The Federal Court Decision can be viewed below “Order Denying Motion to Dismiss”.

UPDATE 05/24/2013 – SCREA vs. County of Sacramento Litigation Update

On May 24, 2013, the County of Sacramento filed a “Motion for Summary Judgment” with the United States District Court.  A “Summary Judgment” is a procedural device used in civil litigation to promptly and expeditiously dispose of a case without trial when there is no dispute as to the material facts of the case.

Back on April 1, 2011, the County filed a “Motion to Dismiss” in the same court and lost.  The judge denied the County’s “Motion to Dismiss” on March 31, 2012.  The current “Motion for Summary Judgment” by the County is scheduled for a hearing on June 28, 2013 in federal court with Judge Kimberly J. Mueller.  Usually a court will hold oral arguments on a “Summary Judgment” motion, although it may decide the motion on the parties’ briefs and supporting documentation alone.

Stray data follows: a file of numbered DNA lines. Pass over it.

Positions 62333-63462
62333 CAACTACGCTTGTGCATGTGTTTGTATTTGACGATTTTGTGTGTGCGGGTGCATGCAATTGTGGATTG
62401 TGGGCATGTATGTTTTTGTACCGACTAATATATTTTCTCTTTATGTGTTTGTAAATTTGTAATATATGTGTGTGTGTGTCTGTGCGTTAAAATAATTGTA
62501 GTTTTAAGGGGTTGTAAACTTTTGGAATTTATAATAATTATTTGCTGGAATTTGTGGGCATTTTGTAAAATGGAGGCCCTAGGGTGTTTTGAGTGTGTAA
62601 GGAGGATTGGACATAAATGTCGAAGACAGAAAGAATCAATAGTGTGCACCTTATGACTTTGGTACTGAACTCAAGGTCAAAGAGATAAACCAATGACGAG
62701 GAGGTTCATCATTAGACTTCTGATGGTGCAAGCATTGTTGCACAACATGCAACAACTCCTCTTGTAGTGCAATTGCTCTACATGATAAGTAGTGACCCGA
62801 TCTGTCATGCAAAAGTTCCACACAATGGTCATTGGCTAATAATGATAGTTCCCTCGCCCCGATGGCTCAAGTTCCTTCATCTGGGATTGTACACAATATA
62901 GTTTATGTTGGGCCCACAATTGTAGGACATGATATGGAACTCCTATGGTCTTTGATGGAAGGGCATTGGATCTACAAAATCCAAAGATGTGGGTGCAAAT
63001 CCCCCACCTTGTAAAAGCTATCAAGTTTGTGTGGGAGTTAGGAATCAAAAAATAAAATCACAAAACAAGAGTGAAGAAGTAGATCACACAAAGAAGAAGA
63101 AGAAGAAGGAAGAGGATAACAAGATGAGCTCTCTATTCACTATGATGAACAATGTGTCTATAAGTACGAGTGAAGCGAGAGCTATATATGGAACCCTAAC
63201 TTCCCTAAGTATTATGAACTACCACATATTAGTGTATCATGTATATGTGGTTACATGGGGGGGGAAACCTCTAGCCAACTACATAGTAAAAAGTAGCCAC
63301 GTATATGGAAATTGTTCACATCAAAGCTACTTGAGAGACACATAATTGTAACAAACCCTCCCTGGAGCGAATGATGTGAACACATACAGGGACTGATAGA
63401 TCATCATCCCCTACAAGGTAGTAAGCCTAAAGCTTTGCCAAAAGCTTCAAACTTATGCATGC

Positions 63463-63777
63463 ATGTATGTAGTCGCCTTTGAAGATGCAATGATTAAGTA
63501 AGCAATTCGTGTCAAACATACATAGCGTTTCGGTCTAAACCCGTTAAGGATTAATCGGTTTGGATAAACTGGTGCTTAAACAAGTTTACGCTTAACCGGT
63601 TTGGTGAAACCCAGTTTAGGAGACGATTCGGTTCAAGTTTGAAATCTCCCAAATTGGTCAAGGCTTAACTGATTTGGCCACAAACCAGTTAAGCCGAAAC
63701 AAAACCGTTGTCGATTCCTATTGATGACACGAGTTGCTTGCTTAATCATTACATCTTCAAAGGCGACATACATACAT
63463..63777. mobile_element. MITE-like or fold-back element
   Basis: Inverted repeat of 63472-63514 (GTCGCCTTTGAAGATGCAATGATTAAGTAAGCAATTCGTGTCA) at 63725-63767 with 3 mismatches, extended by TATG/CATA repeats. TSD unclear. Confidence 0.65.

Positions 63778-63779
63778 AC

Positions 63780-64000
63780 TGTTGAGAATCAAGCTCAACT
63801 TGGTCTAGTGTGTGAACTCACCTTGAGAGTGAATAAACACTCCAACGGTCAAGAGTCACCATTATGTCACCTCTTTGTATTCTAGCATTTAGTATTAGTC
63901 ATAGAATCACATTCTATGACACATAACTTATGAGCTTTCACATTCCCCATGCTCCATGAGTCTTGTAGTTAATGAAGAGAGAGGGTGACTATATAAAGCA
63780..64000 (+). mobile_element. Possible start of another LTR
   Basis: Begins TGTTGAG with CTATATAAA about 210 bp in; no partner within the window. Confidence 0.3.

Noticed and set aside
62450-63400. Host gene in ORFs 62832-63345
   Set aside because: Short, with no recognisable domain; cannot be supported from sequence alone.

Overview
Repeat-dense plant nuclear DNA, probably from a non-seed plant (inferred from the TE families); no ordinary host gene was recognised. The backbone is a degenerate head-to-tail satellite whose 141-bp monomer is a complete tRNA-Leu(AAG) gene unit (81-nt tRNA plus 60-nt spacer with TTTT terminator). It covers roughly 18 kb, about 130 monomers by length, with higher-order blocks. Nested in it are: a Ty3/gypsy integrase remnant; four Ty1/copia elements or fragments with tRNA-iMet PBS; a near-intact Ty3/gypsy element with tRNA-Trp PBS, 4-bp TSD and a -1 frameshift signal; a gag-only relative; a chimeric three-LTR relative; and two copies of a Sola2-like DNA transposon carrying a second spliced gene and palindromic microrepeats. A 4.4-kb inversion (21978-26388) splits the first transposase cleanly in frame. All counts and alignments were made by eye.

In response to the County’s “Motion for a Summary Judgment”, Mark Merin, attorney for SCREA, filed several documents in opposition to the County’s statement of undisputed facts and supporting evidence.  Included in SCREA’s response are several written declarations including a declaration by Mark Merin, as well as a prior County Executive, a prior Chief Deputy County Executive, a prior Agency Administrator, a prior Deputy Director, a widow of a Supervising Probation Officer, a prior Board of Director of SCERS, a prior Sheriff’s Captain, and a prior Chief Deputy Sheriff who was on the County’s bargaining team.  Overall, these declarations provide many strong supporting statements why County employees and retirees believed that they were entitled to the continuation of retiree health and dental subsidies.